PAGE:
Key Club carries on tradition of making blankets for Project Linus


Emily Schmidt

Key Club makes blankets for Project Linus.

Emily Schmidt, Copy Editor

Project Linus is an international non-profit organization whose mission is to provide comfort and a sense of security to children who are seriously ill, traumatized, or otherwise in need. With chapters in all 50 states, they also strive to provide people with a rewarding and fun opportunity to use their talents to benefit children.

For the past four years, Bellevue West’s Key Club has made blankets to donate to Omaha’s chapter of Project Linus as one of many projects that encourage leadership through serving others. This year was no exception to the tradition as they made eight tied fleece blankets of a range of sizes, patterns, and colors.

“I think the best part was seeing everybody get together and have one common goal of helping people and I guess being able to know that you’re making kids feel a little better and making an impact,” Key Club’s vice president, junior Molly Storm said.

Once the blankets are completed and deposited at one of several drop off destinations in the community by individuals or groups like Key Club, volunteers make sure each blanket is safe and add finishing touches before they are sent out to their final destinations.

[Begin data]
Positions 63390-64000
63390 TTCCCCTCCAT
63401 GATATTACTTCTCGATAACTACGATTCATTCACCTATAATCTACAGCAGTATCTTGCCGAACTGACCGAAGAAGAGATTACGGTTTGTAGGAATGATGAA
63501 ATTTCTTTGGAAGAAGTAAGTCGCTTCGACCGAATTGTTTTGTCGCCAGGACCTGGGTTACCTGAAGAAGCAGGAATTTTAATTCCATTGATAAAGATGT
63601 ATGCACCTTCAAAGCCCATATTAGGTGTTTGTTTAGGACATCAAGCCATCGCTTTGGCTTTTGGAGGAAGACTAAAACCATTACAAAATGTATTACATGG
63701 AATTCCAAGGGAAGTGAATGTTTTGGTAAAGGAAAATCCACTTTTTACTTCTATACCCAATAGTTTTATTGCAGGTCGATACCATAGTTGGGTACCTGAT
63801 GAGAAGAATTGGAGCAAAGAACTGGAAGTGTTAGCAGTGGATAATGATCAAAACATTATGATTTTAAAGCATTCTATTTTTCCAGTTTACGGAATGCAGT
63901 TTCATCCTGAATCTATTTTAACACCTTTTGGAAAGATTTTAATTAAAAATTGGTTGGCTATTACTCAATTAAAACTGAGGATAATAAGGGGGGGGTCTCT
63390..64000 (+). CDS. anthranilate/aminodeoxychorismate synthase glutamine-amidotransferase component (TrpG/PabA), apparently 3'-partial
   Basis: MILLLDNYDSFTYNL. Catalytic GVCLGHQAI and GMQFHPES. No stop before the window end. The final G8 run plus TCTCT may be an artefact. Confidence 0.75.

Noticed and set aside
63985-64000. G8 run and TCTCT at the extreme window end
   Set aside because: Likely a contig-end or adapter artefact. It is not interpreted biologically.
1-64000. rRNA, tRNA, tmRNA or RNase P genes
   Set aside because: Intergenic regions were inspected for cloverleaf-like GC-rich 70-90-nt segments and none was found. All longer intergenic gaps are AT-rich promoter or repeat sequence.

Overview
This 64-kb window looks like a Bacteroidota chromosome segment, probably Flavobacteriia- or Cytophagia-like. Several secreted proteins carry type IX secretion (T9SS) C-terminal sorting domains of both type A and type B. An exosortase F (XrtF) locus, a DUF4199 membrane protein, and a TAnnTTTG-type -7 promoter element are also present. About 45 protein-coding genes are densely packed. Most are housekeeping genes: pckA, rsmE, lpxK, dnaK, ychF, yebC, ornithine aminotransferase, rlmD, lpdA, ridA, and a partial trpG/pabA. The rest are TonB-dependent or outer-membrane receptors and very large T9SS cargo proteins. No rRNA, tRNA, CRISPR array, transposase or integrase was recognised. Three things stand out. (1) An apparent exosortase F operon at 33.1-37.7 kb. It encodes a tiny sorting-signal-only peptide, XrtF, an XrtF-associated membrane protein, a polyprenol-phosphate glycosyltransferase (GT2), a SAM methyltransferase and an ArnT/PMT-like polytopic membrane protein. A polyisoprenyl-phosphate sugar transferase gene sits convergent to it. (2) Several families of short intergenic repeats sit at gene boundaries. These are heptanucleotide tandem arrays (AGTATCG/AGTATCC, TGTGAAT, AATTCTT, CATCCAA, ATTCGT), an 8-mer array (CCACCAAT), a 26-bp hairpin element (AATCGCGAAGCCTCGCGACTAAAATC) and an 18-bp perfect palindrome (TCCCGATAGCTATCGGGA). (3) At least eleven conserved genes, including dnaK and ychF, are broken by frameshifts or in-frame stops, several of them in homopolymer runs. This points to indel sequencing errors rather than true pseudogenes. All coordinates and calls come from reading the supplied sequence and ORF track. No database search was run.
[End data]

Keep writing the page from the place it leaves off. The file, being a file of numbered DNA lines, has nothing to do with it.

“We sew tags on them, we make sure that they’re good quality blankets, we go through some quality control there, make sure they don’t have any pet hair or don’t smell like cigarette smoke or any of that kind of stuff and then we bundle the blankets and we get them ready for distribution,” Omaha Project Linus Chapter Coordinator Ginny Debates said.

Project Linus accepts all types of blankets. Quilts, knitted/crocheted, and fleece are among the most popular, but Debates said style doesn’t matter, just be extra cautious and do your very best work because each blanket represents a child. Project Linus needs a variety of blankets because some are not able to be used in certain cases.

“Every blanket is not appropriate for every situation,” Debates said. “The quilts – the ones that are made with the cotton fabric, the more of the old fashioned type of quilts – those go for the premature babies because they can’t be around all that fluffy fleece. It gets in their noses, it’s too much for them respiratory wise.”

Debates emphasized the fact that there’s a spot for every blanket, its place just needs to be found.

“Sometimes we’ll need blankets like the fleece blankets for the bigger kids and then lo and behold we’ll get a nice group of those,” Debates said. “We’re not really a religious organization, but I’m telling you, there’s somebody upstairs who’s doing our accounting because we get what we need.”

While the blankets are a yearly project, they are far from Key Club’s only one. The Key Club was simultaneously making the blankets and planning other projects and opportunities such as Trick or Treat for Unicef, a fundraising program whose donations go towards eliminating maternal and neonatal tetanus. Key Club’s advisor, Spanish teacher Jennifer Sedlacek usually allows the officers to make most decisions, but may have to remind them of their limits sometimes.

“I do kind of have to say ‘hey, we have a lot on our plates, let’s do what we’ve got before adding something new and more’,” Sedlacek said. “That makes it a little bit harder too cause everybody wants to be involved which is great but we can’t overcommit either.”

Drop off locations, events, and more information on the Omaha chapter of Project Linus can be found at Key Club meets every Thursday at 3:30 after school in room 221.